As part of the trial, the team is also working with Origen Power and Cranfield University to incorporate a fuel cell calciner into the BEN, to give a non-intermittent way of generating electricity to power the heat pumps while removing CO2 from the atmosphere. ‘The use of the fuel cell shows that any renewable can be plugged into the BEN,’ says Gillich.
What is a fuel cell calciner?
The calciner works by feeding natural gas into a standard fuel cell to generate electricity. This process generates heat, which is used to break down limestone into lime (CaO) and pure CO2, to be used or stored underground. The lime produced can also be used in industrial processes, during which it absorbs CO2 and is converted back into calcium carbonate – the original limestone. Overall, the process is carbon negative, absorbing 800g of carbon for every kilowatt hour of electricity generated, as opposed to releasing 400g of CO2 for every kilowatt hour with conventional combustion technologies. Origen Power’s Tim Kruger suggests using the lime to counter ocean acidification. ‘You absorb about twice as much carbon dioxide when you add it to seawater as when you use it industrially,’ he says.
A big advantage of the BEN is that it is scalable. At an urban scale, BEN infrastructure allows heat networks to be delivered in small increments and expanded over time, avoiding many of the barriers that currently hinder investment in heat networks. At the national scale, any building or system linked to a BEN network becomes a distributed storage device, and offers a low-cost balancing service to the National Grid. This will help to address some of the capacity challenges that the Grid faces as fossil-fuel plants are replaced with more intermittent renewables.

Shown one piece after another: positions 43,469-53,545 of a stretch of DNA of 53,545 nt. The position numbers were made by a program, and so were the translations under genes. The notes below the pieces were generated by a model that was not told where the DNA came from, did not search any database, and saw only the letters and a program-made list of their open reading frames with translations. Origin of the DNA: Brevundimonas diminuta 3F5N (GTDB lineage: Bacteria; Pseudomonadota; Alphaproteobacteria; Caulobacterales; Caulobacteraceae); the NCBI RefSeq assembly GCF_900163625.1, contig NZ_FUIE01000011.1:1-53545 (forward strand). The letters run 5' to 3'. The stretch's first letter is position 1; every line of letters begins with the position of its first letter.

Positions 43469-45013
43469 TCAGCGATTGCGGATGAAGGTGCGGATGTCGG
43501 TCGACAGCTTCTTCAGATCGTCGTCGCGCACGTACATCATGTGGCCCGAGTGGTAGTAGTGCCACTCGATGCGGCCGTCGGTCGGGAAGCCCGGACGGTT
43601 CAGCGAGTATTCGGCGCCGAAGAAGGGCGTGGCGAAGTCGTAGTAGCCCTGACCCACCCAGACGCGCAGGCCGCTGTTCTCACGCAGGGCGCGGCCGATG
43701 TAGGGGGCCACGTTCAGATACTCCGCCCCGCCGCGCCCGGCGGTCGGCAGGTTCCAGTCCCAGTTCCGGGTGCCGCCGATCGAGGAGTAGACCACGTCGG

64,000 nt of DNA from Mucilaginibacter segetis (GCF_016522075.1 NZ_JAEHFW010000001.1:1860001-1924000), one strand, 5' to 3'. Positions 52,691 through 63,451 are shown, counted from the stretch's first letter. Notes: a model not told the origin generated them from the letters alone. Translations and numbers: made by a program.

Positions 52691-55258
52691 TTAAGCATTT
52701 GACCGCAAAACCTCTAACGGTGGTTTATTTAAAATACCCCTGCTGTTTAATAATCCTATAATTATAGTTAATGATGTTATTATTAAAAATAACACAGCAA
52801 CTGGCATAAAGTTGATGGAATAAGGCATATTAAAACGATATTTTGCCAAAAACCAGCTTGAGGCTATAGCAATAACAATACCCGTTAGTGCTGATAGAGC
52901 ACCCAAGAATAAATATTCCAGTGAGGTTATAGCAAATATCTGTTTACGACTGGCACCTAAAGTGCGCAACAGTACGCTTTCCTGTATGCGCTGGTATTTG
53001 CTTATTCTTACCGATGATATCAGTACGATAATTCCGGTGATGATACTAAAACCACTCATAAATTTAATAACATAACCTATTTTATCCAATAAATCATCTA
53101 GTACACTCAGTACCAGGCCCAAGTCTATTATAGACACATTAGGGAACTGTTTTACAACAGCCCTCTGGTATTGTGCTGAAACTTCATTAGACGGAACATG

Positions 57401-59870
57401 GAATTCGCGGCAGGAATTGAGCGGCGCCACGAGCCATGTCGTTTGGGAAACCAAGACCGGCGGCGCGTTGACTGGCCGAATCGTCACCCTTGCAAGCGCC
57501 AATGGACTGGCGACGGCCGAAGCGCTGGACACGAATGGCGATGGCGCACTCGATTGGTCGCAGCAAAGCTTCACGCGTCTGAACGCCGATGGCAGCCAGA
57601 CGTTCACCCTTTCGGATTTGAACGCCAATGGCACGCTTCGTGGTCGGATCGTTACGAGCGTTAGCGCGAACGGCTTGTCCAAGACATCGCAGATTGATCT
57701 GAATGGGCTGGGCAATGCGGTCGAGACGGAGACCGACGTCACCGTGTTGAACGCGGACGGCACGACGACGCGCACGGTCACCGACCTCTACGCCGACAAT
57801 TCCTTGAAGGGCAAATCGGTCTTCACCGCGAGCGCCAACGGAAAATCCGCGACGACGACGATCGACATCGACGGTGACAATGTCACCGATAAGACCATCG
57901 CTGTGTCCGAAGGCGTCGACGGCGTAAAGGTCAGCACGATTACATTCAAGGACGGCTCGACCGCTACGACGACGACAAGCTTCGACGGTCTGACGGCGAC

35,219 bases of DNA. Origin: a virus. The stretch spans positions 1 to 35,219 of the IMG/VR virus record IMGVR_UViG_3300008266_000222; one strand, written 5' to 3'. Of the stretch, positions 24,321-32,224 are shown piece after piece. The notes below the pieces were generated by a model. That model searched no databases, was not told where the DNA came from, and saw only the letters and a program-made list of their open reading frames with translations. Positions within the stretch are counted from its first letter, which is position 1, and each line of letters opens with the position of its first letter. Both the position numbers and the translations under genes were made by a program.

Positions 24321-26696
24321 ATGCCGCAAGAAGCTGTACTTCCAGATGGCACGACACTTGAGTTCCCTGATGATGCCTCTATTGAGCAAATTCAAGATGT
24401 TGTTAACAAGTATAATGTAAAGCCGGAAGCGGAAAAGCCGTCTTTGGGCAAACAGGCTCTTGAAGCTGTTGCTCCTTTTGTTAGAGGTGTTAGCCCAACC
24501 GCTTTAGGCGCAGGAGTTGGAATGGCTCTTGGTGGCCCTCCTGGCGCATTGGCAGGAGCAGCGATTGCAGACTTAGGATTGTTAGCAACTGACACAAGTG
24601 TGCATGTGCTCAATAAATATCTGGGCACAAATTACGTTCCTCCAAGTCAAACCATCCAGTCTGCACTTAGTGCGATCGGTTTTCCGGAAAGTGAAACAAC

“Using a BEN to support the Grid opens the door to additional revenue streams – the biggest of which is from avoiding the Use of System charges through DSM”
The trial at LSBU has successfully demonstrated the potential of BENs. ‘We had the best feedback we could possibly have had when we ran the new system – which was none at all,’ laughs Gillich. ‘It means nobody noticed because it worked exactly as the old heating system did from the end users’ perspective.’ More importantly, the trial shows that it is possible to retrofit low carbon heat into existing buildings in central London and that there is a low-cost organic approach to integrating them into future heat networks.
BEN partners are applying the technologies in other projects: Icax is deploying the network design and high-temperature heat pump in UK schemes; Origen Power is developing a 400kW fuel cell calciner; Mixergy is rolling out its thermal store on UK domestic projects; and Upside is developing a large-scale aggregation portfolio. Thanks to BEN, the future of low carbon heat is becoming a little clearer.